Another benefit for us was that we gained more experience presenting stuff (something a coach must be able to do of course), and to add to that, these mini-presentations were videotaped (which I’ll label TIP NR 4), which allowed for direct and very good feedback about our presentation skills (or lack thereof).
This way we learned way more than ‘only’ Design Thinking theory, though it was of course a major part of the workshop. Thanks to the coaching angle we were also forced to think about:
- What activities need to be done before the workshop starts?
- What activities need to be done during the workshop?
- What activities need to be done afterwards?
- What are the different skills and responsibilities of a coach/facilitator?
- How do you make an agenda for a workshop
- How do you kick off a workshop as a coach/facilitator?
Since we didn’t have enough time to finish all of this during the workshop, we even got a homework assignment, to be completed at home after the workshop. This involved creating a detailed agenda for a 2-day Design Thinking Awareness Workshop and inventing a list of post-workshop coach activities. Mind you, the agenda building was something we’d already practiced in the workshop itself, but repetition is good, especially as it’s an important aspect and responsibility of the coach/facilitator to get right. Not to forget being flexible about it!
Some more pictures (Design Thinking = visualisation)
As noted in this very recent blog post by Peter Mittemeyer having the right Space is important for a Design Thinking workshop! Well, thanks to Twan van den Broek offering us to use the company skybox at the PSV-stadium (his company Ciber apparently is a sponsor) we really had nothing to complain about. Of course we had to improvise a bit, but as far as I know that is standard procedure in a workshop 🙂 .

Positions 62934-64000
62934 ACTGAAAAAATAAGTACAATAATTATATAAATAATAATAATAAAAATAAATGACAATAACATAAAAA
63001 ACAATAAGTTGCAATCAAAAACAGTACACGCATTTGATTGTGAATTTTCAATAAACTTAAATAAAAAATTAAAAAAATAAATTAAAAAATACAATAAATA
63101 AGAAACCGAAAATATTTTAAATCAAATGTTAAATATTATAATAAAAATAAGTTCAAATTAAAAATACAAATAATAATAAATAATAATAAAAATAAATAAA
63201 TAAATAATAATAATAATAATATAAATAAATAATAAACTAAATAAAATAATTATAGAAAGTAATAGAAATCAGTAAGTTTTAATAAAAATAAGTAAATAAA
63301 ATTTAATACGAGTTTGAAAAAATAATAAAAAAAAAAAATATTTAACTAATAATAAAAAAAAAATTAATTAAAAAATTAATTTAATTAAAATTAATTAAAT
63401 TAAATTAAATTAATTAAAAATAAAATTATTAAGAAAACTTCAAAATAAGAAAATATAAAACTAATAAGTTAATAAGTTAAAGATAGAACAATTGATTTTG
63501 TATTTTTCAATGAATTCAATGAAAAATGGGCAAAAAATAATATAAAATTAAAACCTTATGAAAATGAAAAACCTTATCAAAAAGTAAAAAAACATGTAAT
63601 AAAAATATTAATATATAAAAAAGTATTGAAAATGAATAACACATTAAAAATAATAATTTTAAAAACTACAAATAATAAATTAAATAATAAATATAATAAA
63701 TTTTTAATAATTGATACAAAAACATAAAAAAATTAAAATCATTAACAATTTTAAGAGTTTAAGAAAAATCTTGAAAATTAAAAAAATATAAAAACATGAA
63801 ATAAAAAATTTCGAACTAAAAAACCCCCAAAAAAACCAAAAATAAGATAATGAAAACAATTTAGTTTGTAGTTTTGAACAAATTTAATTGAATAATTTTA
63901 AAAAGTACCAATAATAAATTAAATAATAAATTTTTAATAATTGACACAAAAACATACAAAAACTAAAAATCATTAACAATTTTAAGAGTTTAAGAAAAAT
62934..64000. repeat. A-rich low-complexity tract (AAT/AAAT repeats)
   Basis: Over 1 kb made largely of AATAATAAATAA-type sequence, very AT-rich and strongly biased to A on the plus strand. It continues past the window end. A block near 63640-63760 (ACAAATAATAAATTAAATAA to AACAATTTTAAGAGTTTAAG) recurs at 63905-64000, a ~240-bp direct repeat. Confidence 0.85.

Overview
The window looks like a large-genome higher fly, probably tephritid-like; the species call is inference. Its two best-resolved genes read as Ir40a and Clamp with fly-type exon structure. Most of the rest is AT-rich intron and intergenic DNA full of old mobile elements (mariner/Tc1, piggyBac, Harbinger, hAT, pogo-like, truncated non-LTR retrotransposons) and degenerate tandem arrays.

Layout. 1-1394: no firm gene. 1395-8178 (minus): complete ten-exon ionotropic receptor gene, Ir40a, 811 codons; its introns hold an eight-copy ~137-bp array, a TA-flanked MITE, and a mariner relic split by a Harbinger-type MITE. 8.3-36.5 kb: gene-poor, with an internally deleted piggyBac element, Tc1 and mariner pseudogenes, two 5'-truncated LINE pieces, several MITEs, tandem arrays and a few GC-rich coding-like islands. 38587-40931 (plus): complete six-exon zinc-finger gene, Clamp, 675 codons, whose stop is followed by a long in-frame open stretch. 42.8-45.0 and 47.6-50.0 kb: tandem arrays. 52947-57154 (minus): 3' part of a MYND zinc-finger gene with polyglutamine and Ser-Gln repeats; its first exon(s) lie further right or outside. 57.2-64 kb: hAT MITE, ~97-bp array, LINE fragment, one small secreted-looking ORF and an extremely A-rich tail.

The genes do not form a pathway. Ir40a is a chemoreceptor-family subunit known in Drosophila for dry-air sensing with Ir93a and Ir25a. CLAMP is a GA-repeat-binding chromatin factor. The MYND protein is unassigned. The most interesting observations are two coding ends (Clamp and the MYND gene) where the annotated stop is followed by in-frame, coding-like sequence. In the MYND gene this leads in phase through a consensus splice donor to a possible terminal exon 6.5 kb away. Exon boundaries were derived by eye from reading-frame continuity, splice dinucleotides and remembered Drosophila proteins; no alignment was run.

Fig 8. View on the field from the balcony
Fig 9. External view of the stadium
Fig 10. Panoramic view of the Ciber skybox (photo courtesy of Robin van het Hof )
Artifacts created or used
In the prototyping phase(s) we had to be creative and build/make things from the materials we had at our disposal. Here are some pics of the artifacts created during the workshop. The idea in general is to use as many natural materials as possible and not resort to e.g. powerpoint. To be honest, I’m still not sure what exactly the theoretical idea behind this is (feel free to explain it to me in the comments), but it definitely makes for more creativity and a more immersive experience (no distractions like SCN , twitter, etc).
Fig 11. Day 3: a computer screen 😉
Fig 12. Day 1: ‘persona’ Paul, a Spanish school kid (the ball on the left) and some more artifacts
I also have to include one picture which emphasizes the importance of post its. We used a lot of them, and this workshop made me really value these simple pieces of colored paper. This leads me to TIP NR 5: make sure you always have enough post its! I didn’t bring enough post its on day 1 and had to go back to the shop on Wednesday morning to get us some extra supply. Did I already mention it was a grass roots initiative? 🙂
This picture should also make clear that, although it was hard work, we also had a lot of fun during these 4 days.
Fig 13. Post its galore!
With the 7 of us being “Design Thinking junior coach” the sky is the limit of course 😎 . But seriously, as Julia had told us upfront: there’s only so much you can learn via theory or in a workshop like this. The next steps have to be: practice, practice, practice.
Next to that Julia and myself also plan to do a short awareness workshop on the Monday of Innojam (Nov 4th), just before TechEd starts. If you’re coming to TechEd Amsterdam, don’t want to spend half of your weekend on sap_innojam and still want to experience what Design Thinking is all about, ping me or Julia! Details will be announced shortly via the usual channels.
So to wrap up: I want to thank all my fellow participants and the coaches for their input, dedication and positive spirit during these 4 days. Together we made this a wonderful experience!
Last but not least: all photos except the one of the Ciber skybox are courtesy of Julia Dorbic, made with her new camera! Thank you Julia 😎 .